Friday, March 4, 2011

Did I hear the fat lady warming up for the final act of the Phoenix Coyotes?

The fat lady you hear about likely refers to an overweight soprano, perhaps Brünnhilde singing the final arias from Die Walküre. It’s a signal pack up your belongings and head for the exit. I’m not an opera fan and I’m sure you’re not either. Watching events play out in Glendale, Arizona is as painful as sitting through an opera, unless you live in Winnipeg. Former Jet fans who are observing the situation in the Arizona desert remind me of a flock of vultures circling their prey waiting for it to expire.

Despite denials from everyone the Coyotes appear to be done. The only party to show any interest in the Coyotes has been Matthew Hulsizer. Except he’s not going to pay $170 million for a franchise when is likely worth about half that price. That price is what the NHL needs to allow the owners to get back all their money they provided the NHL to keep the Coyotes afloat.

Glendale which was suckered into funding an arena for the team is literally caught between a rock and a hard place. Without a tenant for their $180 million arena there will be not rent or tax revenue coming in to pay the mortgage. So Glendale worked out a deal with Hulsizer where they would provide him with something in the neighbourhood of $100 million in exchange for the parking revenue at the arena. I bet you’re thinking that sounds like a lot of money to pay for the rights to parking revenue in an arena in the middle of a desert. The city must sell $116 million in bonds to provide Hulsizer with money to complete the transaction.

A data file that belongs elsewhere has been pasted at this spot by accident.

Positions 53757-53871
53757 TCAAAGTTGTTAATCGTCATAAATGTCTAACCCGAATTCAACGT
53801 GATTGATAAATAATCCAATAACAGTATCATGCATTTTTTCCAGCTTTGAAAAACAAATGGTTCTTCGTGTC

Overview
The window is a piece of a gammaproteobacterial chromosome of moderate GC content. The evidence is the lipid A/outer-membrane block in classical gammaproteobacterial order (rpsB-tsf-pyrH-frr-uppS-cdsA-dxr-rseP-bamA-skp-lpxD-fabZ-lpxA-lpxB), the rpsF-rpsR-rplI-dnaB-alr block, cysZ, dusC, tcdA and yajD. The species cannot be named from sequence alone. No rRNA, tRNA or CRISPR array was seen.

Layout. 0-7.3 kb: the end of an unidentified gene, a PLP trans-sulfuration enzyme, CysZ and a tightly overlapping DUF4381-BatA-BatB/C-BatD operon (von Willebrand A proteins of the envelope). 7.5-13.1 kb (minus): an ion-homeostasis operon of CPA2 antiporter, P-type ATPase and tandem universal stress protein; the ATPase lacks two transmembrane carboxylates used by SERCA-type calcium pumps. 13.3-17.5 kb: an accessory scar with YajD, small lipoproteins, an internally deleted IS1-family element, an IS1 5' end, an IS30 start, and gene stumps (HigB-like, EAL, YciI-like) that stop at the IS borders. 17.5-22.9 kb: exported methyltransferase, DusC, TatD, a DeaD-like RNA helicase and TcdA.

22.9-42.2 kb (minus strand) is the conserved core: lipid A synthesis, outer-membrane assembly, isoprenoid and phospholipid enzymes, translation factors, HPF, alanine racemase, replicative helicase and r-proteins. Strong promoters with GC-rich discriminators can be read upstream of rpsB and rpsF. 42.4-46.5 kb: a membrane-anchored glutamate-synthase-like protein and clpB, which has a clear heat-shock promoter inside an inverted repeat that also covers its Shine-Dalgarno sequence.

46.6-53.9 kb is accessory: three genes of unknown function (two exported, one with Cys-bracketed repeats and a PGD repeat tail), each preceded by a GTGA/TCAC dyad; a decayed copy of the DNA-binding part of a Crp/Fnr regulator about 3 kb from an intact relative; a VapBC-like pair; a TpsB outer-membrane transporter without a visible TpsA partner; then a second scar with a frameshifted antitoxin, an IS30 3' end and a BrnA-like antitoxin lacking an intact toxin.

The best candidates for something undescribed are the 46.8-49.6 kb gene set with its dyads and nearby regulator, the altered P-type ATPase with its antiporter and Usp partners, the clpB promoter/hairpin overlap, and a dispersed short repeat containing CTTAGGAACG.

It turns out the Goldwater Institute also thinks that’s too much money. They are a conservative public policy research organization established in 1988 that advances public policies with emphasis on lower taxes and limited government spending. Goldwater suspects that the deal may violate the “gift clause” in Arizona’s state constitution, which reads: “Neither the state, nor any county, city, town, municipality, or other subdivision of the state shall ever give or loan its credit in the aid of, or make any donation or grant, by subsidy or otherwise, to any individual, association or corporation.”

Goldwater believes that the City already owns the parking rights and if even if they don’t the rights are not worth $100 million. They see this as a subsidy to Hulsizer so that he will buy the team which is a contravention of the state constitution. Goldwater is threatening a lawsuit if the City go ahead with the bond issue which will scare off investors. Without that money the sale falls apart but the NHL cannot go back to square one anymore. As the team continues to lose money it becomes less likely that the NHL owners get back their money. If the Coyotes can’t be sold for $170 million then there is no way a buyer will be found to pay $200 million. So we are weeks or maybe a few months away from a relocation decision. Clearly these need to be resolved before work begins on next season’s schedule.

That explains the vultures wearing Winnipeg Jet jerseys.

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